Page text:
Camera. Action!

Storytelling’s my game. Words are my fame.  But now I’m trying something new and fun: video storytelling.

In the past three months, I’ve had several corporate clients express the desire for video components to their communications. Before my videographer friends freak, let me clarify. They don’t plan to replace their professional video companies for producing long-shelf-life projects, like an annual review, executive message or project profile. These are international companies that want to feature more employees in the field in their communications. Or, they want a video component to a short-shelf-life news story for their intranet. In many instances, they are sending Flip-type cameras to field locations and asking employees to tell their stories YouTube style.

So I’ve decided to learn the craft of video storytelling. I know the company message and I’m likely the one writing the story, so why not be the one to create a video story, too?

My first attempt was coverage of the IABC Houston chapter’s ESIG meeting. (For those of you not in the corporate communications world that stands for International Association of Business Communicators (iABC) Entrepreneurs Strategic Interest Group.) Whew!

As a subset of IABC, we are a group of independent writers, designers, PR experts, photographers, marketers and other communications entrepreneurs who meet monthly for professional development programs. I was on the task force that planned this particular program called Speed Dating for Entrepreneurs. The goal of the meeting was to let members go one-on-one to find out more about each others’ businesses, share portfolios and identify potential partners and resources to help build our businesses.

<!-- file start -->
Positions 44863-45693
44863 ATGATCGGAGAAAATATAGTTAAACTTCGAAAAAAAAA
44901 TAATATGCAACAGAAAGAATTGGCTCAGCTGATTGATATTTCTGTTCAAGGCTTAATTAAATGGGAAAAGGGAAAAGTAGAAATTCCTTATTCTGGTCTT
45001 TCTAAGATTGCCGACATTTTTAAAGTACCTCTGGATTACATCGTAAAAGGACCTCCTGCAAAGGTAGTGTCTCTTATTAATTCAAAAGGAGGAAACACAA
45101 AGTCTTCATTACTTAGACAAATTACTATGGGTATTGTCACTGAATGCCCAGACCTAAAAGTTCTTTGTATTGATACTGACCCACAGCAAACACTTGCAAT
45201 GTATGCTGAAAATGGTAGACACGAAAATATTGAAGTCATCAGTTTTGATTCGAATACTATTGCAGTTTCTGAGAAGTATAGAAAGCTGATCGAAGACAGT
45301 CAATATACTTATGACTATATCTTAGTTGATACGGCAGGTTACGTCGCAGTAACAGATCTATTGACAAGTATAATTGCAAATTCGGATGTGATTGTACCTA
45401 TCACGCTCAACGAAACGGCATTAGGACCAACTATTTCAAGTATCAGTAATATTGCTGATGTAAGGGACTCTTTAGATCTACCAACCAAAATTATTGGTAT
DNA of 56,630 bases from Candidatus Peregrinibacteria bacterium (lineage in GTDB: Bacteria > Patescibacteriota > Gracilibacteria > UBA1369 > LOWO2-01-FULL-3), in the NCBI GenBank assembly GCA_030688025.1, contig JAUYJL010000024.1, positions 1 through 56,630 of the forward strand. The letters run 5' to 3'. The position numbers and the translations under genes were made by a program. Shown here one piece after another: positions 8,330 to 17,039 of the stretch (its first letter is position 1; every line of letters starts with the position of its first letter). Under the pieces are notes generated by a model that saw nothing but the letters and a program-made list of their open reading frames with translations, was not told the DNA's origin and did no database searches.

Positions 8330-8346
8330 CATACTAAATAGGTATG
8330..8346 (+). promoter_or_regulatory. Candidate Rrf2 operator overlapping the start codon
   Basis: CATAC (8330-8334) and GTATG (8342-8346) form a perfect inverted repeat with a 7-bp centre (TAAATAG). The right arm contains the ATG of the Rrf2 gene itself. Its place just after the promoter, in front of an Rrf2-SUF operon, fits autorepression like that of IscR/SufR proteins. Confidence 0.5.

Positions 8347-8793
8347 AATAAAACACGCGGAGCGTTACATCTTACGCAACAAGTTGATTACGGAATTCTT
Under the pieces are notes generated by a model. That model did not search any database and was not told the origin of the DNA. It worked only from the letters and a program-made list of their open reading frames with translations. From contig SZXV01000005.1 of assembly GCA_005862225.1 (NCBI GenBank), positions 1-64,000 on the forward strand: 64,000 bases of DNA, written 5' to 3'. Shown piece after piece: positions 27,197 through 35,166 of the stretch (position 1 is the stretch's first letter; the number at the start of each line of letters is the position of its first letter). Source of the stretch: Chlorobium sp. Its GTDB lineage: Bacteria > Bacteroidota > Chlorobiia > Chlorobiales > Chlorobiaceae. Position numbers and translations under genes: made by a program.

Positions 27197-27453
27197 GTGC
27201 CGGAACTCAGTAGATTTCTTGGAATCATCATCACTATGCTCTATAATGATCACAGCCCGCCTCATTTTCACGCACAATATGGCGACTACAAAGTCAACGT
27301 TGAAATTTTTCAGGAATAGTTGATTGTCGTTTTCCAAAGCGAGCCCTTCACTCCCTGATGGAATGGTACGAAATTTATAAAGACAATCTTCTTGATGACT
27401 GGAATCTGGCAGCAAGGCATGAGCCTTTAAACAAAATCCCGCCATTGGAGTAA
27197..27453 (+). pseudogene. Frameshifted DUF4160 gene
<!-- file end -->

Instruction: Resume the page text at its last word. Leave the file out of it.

Here’s my video story of the event.

I used my Canon S95 point-and-shoot camera to capture the video and iMovie to put it into a story format.  At first, I used a fabulous recording of Getting to Know You by the 101 Strings Orchestra, but realized that was in copyright violation. So, I switched to this Garage Band version provided to me by former Houstonian Ben Shallenberger, who is the video production manager for the Human Rights Campaign in Washington, D.C.  Thanks, Ben!

I plan to get better with my filming and production capabilities. Fellow communicator Karin Knapp and I attended a seminar at the Apple store on Friday to learn more about iMovie. We’re also going to a day-long video boot camp sponsored by Ragan Communications in Dallas in October.

But overall, I’m pleased with my first attempt. Let me know what you think!

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